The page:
What About Remedial Students and ELLs?

It is reasonable to expect that a certain portion or percentage of students will perform far below their peers at any point in the year. Students who lack the foundation of skills necessary for learning in upper elementary and higher grades can quickly fall farther behind in all content areas. There’s supposed to be a certain mesh or blending of skills that keep students on a clear path for advancing their learning. A lack of adequate reading and writing skills will almost always hold a student back from making adequate progress.

So how does a student without that adequate foundation of skills catch up?

How can an educator successfully teach the widest range of skill levels.

This is not an easy task. I have a few ideas that I would like to toss out for discussion. If you see a point that you would like to address, disagree with, expand on, or maybe you have even more ideas to add to the list, please write a comment below and I will keep the conversation going. While these are numbered, they are not in any order of importance. Rather, they make it easy for us to target in reply.

  1. Classroom and other teachers can revisit the most basic skills on a daily basis. You know that kids forget to use upper and lower cases correctly. Reteach everyone briefly so as to review and revisit without targeting certain skills. All of the foundation skills bear repeating.
  2. Find time for short sessions and work with small groups on targeted learning.

I am mulling developing some ideas on how I can offer some of my time as a retired educator to volunteer in areas I feel I can make a difference.I have lots of training and a passion for teaching ELL students. In fact, when our ELL teacher left in the middle of the year, I was asked to self-train and administer the ACCESS testing for students in our elementary school. I quickly agreed without realizing what a big chunk of time was going to be needed in order to feel I was doing a very good job. That was my goal – to do a very good job.

In the end, I administered the test successfully and then sat back, waiting for the results. Well, those results came 5 months later. As I had expected, the students did best in the speaking part of the test. What I found remarkable was the poor performance in writing. ALL of the students did poorly in that area both students who are low performers as well as high performers.

That was revealing and struck me as an obvious area for targeting instruction. It is valuable information for all teachers who work with the students. How easy is it to tell the students’ teachers this news so they can pay special attention.

I would also be interested in hearing how the testing compared with the district writing assessments. Did the same students perform poorly or are they stronger in their daily work? Are there classroom charts and visuals or other organizational tools that guide them, provide basic supports, and are part of their daily writing routines? I know the ACCESS does not allow students to use any supports. It all has to be cemented in their heads.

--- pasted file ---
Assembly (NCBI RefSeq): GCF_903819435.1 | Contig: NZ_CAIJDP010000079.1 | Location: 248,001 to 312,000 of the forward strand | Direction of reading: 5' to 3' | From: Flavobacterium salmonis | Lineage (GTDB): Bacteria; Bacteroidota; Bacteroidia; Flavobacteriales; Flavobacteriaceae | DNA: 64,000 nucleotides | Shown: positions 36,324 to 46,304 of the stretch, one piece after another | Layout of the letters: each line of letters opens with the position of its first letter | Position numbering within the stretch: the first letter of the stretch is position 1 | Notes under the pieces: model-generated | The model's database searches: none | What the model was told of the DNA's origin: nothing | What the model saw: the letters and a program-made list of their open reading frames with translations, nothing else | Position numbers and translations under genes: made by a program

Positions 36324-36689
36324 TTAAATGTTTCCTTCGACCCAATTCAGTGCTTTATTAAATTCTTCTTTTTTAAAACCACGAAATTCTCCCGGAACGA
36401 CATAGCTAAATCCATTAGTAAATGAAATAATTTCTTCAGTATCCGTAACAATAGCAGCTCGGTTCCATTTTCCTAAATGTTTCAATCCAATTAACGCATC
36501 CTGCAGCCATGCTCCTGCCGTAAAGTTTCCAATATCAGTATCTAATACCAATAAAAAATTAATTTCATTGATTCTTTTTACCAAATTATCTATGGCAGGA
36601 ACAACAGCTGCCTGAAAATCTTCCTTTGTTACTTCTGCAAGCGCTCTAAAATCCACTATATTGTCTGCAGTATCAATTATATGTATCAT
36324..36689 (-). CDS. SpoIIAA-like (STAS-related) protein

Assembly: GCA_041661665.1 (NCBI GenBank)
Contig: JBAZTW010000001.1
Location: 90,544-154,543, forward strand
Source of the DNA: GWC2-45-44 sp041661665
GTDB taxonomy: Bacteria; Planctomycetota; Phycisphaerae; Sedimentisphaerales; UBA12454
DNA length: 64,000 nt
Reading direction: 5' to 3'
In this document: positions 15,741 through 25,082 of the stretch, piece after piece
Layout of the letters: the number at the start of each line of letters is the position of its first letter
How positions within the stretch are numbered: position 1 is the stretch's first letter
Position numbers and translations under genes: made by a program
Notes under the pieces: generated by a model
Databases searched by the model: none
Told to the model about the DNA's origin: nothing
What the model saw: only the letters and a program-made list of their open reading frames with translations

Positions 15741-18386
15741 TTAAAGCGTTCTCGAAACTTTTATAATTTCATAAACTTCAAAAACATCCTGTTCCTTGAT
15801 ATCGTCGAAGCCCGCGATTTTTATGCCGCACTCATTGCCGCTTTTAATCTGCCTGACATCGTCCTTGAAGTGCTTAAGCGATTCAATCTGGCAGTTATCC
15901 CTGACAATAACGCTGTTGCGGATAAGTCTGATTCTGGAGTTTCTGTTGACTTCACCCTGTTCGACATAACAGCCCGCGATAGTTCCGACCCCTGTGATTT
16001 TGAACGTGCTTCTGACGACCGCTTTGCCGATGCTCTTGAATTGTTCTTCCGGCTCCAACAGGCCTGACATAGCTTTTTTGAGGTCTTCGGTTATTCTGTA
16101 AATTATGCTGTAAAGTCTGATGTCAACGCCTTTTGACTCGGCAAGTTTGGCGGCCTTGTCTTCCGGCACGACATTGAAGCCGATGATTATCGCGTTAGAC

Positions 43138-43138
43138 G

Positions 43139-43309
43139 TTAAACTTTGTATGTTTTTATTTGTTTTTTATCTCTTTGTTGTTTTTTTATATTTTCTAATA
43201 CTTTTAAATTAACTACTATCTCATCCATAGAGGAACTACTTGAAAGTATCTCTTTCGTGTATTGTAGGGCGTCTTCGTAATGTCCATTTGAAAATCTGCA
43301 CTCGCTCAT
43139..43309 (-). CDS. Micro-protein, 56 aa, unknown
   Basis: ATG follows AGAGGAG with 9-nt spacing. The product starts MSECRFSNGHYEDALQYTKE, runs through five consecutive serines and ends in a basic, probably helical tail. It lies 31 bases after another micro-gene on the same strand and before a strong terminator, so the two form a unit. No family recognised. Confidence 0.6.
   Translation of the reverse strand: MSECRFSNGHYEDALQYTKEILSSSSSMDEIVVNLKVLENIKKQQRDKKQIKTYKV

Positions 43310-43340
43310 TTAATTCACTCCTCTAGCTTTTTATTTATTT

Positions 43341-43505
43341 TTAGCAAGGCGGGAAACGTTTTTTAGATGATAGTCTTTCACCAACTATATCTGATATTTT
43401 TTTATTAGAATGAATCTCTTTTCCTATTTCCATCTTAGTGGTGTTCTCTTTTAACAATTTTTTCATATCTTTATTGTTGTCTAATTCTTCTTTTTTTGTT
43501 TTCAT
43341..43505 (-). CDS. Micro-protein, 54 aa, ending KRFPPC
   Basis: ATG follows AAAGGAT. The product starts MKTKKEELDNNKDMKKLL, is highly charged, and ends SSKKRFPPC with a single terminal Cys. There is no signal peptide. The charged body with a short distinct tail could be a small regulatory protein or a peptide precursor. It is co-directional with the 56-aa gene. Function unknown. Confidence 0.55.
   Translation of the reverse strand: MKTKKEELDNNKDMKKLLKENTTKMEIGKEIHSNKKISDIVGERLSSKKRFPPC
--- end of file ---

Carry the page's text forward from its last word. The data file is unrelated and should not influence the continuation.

volunteerSo, getting back to an area for my volunteer work, I would like to focus on ELL writing. First, I need to see how the ELL students in my area performed on the last ACCESS. If the results are similar to my old school, I would like to help the students develop stronger foundational skills.

I would like to gather small groups of ELL students for 20 minute sessions in developing their organization for writing and for developing a writer’s voice. I would start each session with a mini-lesson and a presentation of someone’s work from a recent class. We would use our oral skills for retelling, commenting on the good things, and offering suggestions for simple improvements. Then I would move on to teaching another tool or strategy that we would practice aloud. We would then move on to writing something using a prompt. The prompt will first be addressed orally so the ideas are there even if the writing isn’t. I can help then with the actual writing.

So there’s the plan. I am looking forward to possibly making a difference in my blue-collar community.



Student Centered Learning

I have been doing some more reflecting of late on how to educate students in the most meaningful ways while also addressing the time constraints and the resources at hand. My  focus has had little to do with the Common Core so if that is something you aspire to, you will be well advised to move along. I do not worship at the altar of the CCSS. Instead, I want to continuously think about the passions of students and educators.

Of all the units I have created over the years, the most wonderful, engaging, exciting were hands-on to the extreme. They included tremendous amounts of student input. I’m not just talking about setting up the direction the unit would flow. I am talking about using the students as experts and scientists all along the way. They researched both at home and at school. They shared readily with their peers. They developed confidence and poise. They learned a lot!

Take the unit on Space. Space is not a science standard for kindergarten. Those standards lean more toward cycles and seasons.

Our learning was heavy in discovery through picture books and videos or other online resources. I kept a number of the media resources on a ThingLink and shared the url with parents so they could connect and revisit some of the work we were doing while at home with their kids. Often the kids were the experts and eager learners for the information the parents wanted to share. That in turn came back into class through sharing.


Approximately 25 library books, on space. the sun and moon, and the planets, had a central place in the classroom. Every day children spent time perusing the images in the books as a part of the Work Board rotation. They talked with their peers about what they saw and asked questions. They thought it was COOL!

I read topical books to them through interactive read aloud. This became a magical time as the students became the teachers. They knew so much about the topic and the class loved to hear about it. The reading experiences were rich in personal connections for making better meaning of the content.


Well, it goes without saying that they needed to listen to me and their peers. They needed to attend to the information presented through video and other media. They listened to an astronaut give a tour of the International Space Station and they dreamed about living on it.